The Cathedral of Santiago de Compostela
The magnificent Romanesque building that replaced that complex started being built in 1075 by Bishop Diego Peláez.
Given the size of the undertaking, it was necessary to destroy not only the pre-existing structures, but also part of the São Paio de Antealtares monastery itself. This circumstance led to an agreement between the bishop and the abbot, signed in 1077.
The new chevet took 40 years to complete, being already inaugurated by bishop Diego Gelmírez in 1117. In addition to the ambulatory, which allowed for a multiplication of altars along the procession circuits inside the cathedral, the main chapel concentrated most of the investment, as it was positioned over the Roman mausoleum and over the chevet of the pre-Romanesque basilica, requiring the creation of a raised area. To render the altar even more monumental, Diego Gelmírez included a canopy, associated with two panels studied in detail by art historian Serafín Moralejo: one on the front of the altar and another on the back, which formed a true reliquary and thus hid the urn of Saint James, which was also surrounded by a several metal fences preventing access but not sight.
Behind the altar, for the first time, an area was structured exclusively for pilgrims to pray, where, according to the Codex Calixtinus, they could attend morning mass, especially intended for faraway travellers arriving to the city. It is possible that the liturgical instrument found by Gelmírez could have been based on the ceremonial observed at St. Peter's Basilica, in Rome. The closeness between the Bishop of Compostela and Calixtus II was evident and there are many testimonies attesting to the advantages of this relationship. For example, in 1120, Compostela was elevated to archbishopric and Gelmírez established for his auxiliary body the same organisation as in Rome, appointing seven cardinals - the only ones who could celebrate religious services on the apostle's altar, in addition to governing the city's parish system.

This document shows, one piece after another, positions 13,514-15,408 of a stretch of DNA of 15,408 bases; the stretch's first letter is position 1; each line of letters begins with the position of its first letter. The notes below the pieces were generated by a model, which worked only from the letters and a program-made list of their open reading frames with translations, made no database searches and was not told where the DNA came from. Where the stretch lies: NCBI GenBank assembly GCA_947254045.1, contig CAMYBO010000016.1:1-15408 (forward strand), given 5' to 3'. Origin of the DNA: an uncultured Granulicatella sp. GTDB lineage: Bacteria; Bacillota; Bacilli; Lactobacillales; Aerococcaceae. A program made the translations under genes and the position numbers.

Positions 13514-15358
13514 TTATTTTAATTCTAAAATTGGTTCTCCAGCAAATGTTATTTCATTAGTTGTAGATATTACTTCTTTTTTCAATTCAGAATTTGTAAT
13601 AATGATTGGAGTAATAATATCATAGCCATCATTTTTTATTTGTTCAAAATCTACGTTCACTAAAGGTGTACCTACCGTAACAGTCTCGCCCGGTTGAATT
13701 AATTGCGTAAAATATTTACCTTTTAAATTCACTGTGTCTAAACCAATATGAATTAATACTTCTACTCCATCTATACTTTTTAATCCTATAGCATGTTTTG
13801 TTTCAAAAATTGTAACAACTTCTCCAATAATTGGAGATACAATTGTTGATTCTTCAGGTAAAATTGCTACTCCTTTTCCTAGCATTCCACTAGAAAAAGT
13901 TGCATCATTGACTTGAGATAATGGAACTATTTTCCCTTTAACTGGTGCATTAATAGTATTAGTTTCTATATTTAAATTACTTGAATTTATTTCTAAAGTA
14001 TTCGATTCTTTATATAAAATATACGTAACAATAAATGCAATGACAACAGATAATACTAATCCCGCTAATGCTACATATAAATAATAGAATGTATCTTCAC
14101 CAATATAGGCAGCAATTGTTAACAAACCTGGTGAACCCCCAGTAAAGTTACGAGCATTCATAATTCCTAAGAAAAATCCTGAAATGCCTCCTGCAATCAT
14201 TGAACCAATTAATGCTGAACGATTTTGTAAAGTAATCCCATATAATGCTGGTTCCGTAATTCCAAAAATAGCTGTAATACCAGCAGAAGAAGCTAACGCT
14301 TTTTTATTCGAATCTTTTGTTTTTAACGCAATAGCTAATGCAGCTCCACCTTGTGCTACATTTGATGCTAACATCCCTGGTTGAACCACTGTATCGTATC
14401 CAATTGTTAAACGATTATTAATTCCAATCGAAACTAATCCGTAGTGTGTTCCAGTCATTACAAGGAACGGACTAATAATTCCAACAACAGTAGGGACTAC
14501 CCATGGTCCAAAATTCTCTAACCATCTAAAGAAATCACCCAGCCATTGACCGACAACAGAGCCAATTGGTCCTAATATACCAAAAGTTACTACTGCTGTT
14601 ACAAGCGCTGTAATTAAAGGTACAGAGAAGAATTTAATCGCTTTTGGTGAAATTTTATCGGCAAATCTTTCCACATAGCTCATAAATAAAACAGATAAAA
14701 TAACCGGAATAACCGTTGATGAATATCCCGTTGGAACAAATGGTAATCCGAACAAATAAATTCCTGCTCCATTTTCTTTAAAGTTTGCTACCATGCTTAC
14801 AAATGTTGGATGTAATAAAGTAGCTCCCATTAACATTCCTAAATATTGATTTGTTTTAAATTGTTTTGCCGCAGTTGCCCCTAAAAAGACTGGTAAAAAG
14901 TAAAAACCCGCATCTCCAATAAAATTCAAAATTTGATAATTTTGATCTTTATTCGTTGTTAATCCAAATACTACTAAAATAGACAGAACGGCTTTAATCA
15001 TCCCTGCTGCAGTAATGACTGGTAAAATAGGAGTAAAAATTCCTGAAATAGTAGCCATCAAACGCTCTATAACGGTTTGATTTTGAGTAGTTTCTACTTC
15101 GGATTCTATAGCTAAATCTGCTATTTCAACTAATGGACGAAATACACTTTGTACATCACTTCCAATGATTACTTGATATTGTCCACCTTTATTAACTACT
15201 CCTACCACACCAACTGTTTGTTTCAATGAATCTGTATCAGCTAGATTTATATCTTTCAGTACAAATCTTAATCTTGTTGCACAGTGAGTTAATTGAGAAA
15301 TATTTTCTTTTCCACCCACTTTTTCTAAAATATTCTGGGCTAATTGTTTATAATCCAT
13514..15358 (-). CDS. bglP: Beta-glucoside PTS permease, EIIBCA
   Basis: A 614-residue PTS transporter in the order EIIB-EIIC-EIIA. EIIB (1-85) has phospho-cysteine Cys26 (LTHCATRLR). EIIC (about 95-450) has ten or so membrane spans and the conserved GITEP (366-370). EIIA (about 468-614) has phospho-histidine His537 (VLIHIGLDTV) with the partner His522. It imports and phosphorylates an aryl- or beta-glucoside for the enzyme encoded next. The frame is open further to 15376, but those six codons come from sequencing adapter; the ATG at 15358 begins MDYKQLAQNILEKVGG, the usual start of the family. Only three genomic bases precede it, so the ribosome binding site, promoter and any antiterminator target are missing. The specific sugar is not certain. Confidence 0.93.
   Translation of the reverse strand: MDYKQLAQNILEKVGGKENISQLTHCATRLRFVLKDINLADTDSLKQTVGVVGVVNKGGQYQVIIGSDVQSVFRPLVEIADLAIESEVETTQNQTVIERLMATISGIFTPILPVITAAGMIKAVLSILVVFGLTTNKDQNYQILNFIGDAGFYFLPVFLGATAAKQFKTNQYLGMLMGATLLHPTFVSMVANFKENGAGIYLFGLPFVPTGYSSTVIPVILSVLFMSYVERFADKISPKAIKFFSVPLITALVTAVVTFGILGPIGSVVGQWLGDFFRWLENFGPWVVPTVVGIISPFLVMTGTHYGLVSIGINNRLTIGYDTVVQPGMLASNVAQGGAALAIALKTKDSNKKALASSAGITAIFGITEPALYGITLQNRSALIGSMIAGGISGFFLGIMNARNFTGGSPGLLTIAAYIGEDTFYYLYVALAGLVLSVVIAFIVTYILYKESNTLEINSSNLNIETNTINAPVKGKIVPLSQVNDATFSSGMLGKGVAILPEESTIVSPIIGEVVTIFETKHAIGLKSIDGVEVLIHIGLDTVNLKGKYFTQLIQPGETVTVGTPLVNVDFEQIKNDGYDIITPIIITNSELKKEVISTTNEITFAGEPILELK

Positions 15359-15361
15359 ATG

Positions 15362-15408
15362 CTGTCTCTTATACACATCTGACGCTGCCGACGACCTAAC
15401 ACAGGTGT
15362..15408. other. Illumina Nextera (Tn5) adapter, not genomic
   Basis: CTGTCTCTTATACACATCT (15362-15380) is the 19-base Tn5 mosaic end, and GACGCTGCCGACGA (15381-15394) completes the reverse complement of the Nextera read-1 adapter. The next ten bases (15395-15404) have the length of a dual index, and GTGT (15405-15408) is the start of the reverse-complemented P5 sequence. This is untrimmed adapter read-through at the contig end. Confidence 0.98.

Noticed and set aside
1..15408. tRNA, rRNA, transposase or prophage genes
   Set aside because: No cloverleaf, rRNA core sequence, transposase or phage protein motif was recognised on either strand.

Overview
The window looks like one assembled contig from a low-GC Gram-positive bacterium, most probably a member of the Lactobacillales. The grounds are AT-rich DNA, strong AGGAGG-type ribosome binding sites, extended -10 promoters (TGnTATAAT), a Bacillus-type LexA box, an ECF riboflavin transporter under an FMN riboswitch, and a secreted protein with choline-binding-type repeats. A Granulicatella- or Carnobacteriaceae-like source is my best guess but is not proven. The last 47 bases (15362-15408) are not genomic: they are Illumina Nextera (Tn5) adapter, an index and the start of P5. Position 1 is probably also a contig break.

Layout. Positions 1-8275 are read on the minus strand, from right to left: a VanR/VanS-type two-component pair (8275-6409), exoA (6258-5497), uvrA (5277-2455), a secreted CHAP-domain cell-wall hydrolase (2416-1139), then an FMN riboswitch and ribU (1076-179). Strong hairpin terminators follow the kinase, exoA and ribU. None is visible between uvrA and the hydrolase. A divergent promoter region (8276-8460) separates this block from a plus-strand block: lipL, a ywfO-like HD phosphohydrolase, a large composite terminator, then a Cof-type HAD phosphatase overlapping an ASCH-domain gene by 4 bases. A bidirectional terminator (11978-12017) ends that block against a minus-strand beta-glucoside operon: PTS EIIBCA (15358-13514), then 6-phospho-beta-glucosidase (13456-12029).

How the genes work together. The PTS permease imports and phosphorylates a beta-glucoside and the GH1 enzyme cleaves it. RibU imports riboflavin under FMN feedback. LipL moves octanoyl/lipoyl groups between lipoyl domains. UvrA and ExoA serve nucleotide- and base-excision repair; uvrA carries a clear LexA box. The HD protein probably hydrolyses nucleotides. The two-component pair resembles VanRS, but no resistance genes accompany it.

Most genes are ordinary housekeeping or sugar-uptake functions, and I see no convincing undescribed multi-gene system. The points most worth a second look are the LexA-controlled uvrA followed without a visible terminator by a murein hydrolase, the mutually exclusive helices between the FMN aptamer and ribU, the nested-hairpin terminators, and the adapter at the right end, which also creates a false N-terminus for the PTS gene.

The transept and its grandiose doors are also the result of Gelmírez's work. His work should have been practically finished by 1112, the year in which the last walls of the Asturian basilica were destroyed. Works proceeded quickly and certainly with abundant funding, as ten years later the north transept was finished and, before 1135, work on the southern façade was finished. In addition to the effort involved in building the monumental transept with three naves and a tribune, the bishop also sponsored the construction of the episcopal palace, the fountain of paradise and the mint, elements that radically and irreversibly changed the Asturian locus.